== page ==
Clause 5

Part of Health and Social Care Bill – in a Public Bill Committee at 12:30 pm on 15th January 2008.

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Photo of Sandra Gidley Sandra Gidley Shadow Minister, Health 12:30 pm, 15th January 2008

We on the Liberal Democrat Benches support the amendment; in fact, we feel so strongly about it that we added our names to it. I hope that the  hon. Member for Luton, North does not do the usual thing, beloved of some of his colleagues, and withdraw the amendment, because it would be useful to put it to a vote. I hope that this will not be yet another missed opportunity. Similar amendments were tabled during the passing of the Equality Act 2006, at which time the subject was kicked into the long grass of forthcoming reviews, which have now taken place.

As has been highlighted, another opportunity was missed during the consideration of the private Member’s Bill that the hon. Member for Eddisbury mentioned. That Bill was not enthusiastically or even lukewarmly taken up by the Government. I am disappointed that, although we have an opportunity to do something positive, yet again the subject of human rights—this time of people in care homes—is being kicked into the long grass with the mention of a forthcoming Green Paper.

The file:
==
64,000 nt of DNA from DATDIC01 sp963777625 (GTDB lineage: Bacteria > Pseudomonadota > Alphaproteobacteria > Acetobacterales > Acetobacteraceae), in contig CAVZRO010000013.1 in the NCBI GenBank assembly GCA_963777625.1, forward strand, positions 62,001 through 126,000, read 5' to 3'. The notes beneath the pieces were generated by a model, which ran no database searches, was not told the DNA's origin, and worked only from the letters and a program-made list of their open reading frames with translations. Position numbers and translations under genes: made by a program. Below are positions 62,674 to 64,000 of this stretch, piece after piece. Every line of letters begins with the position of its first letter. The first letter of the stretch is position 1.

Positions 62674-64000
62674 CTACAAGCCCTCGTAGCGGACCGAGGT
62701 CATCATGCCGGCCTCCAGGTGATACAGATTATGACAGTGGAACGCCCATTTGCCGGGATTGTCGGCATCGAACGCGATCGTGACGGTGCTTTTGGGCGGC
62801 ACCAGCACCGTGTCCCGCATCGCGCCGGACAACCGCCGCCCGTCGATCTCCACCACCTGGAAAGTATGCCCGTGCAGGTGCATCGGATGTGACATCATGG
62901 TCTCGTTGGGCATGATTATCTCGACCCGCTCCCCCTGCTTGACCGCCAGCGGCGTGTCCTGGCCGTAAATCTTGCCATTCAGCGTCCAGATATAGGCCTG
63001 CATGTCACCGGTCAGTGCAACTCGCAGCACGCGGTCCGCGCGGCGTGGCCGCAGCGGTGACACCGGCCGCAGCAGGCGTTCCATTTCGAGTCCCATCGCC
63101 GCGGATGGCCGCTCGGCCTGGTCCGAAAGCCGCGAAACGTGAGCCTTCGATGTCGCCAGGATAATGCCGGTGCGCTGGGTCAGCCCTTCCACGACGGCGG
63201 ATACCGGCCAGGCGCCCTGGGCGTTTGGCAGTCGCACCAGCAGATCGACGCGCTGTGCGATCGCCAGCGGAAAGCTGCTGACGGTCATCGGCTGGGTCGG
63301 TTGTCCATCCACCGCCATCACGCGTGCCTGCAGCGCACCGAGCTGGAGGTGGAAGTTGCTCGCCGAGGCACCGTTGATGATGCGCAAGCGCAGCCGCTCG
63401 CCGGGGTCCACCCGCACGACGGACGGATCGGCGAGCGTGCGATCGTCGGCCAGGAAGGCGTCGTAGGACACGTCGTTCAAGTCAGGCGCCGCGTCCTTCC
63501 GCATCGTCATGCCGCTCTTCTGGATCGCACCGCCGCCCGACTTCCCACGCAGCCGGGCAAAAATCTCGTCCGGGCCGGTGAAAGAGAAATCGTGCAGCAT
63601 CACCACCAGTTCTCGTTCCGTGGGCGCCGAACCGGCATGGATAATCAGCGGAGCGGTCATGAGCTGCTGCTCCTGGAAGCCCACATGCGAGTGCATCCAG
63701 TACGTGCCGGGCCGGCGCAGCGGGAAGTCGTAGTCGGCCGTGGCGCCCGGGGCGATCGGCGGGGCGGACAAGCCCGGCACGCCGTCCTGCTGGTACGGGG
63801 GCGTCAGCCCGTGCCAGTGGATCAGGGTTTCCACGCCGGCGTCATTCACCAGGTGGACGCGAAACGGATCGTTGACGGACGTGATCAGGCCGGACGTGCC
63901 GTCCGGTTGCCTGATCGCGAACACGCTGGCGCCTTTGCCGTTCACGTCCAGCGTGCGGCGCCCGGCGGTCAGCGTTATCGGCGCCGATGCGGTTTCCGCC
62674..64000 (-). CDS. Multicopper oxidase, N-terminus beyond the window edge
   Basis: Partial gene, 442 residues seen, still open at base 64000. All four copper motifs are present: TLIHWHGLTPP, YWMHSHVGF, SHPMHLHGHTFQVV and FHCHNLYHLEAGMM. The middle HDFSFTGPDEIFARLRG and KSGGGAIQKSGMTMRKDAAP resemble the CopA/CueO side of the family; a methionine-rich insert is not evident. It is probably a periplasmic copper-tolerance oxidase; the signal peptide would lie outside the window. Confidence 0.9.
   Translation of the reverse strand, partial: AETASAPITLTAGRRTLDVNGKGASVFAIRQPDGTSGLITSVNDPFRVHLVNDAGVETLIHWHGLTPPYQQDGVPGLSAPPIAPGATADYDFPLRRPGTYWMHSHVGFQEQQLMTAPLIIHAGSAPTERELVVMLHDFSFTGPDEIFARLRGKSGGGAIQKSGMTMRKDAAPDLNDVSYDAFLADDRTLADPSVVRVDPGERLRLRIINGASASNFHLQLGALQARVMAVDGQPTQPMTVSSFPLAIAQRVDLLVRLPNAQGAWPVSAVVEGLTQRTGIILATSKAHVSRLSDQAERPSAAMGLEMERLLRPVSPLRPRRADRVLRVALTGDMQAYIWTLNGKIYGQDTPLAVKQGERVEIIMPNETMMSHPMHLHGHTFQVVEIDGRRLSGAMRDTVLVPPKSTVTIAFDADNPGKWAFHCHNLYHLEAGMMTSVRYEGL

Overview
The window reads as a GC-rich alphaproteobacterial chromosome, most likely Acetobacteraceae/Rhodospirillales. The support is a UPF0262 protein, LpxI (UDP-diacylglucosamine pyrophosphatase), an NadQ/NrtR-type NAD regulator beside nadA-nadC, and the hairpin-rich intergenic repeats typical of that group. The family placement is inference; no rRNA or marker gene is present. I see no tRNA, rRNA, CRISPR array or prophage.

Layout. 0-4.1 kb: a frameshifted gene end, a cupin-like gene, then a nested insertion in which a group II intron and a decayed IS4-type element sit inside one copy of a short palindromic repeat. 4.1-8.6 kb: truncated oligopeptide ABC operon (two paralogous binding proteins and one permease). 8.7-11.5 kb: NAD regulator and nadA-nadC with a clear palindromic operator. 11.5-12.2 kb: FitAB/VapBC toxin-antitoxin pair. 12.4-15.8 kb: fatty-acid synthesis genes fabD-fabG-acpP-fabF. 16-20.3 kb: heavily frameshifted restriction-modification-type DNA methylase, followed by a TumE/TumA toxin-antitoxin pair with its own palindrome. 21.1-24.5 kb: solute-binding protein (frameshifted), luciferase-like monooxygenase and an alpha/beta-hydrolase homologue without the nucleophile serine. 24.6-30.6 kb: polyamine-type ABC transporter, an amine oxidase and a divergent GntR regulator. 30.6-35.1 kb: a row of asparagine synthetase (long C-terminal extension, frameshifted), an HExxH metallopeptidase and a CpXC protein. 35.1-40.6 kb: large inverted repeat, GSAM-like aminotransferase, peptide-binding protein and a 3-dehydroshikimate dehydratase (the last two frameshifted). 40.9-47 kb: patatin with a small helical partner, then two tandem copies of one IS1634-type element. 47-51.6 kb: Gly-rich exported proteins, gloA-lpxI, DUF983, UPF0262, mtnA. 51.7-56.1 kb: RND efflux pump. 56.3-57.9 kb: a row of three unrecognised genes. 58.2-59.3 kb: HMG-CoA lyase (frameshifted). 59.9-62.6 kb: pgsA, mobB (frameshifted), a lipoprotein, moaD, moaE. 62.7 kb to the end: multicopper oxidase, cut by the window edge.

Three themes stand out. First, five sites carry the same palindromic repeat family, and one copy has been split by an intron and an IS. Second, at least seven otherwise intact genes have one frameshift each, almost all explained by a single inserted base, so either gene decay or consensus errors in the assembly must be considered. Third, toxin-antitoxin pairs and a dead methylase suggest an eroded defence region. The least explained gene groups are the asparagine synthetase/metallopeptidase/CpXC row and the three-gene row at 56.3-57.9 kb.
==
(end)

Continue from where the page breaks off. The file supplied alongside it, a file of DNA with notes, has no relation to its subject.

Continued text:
All the time that we wait, there is a lack of clarity around the issue, despite the well-meaning attempts to incorporate the theme of human rights in some parts of the Bill. The consequence is that, in the meantime, it will be very difficult to tackle some of the problems that have already been highlighted by the hon. Member for Luton, North, who made a number of important points, which I will not waste the Committee’s time by repeating.

The recent report of the Joint Committee on Human Rights highlighted that residents in care homes were among the people most vulnerable to human rights abuses. That report outlined many of the concerns raised by the hon. Gentleman earlier. Although I took issue with one of the examples that he mentioned, it seems to me that every day there are examples of practices that are regarded as routine, such as the over-medication that was mentioned earlier, or making continent patients sit around wearing incontinence pads because staff cannot be bothered to take them to the toilet at the appropriate time. Tackling that type of practice will not be a priority when the new commission is being set up and it really beholden on us to try to tackle it.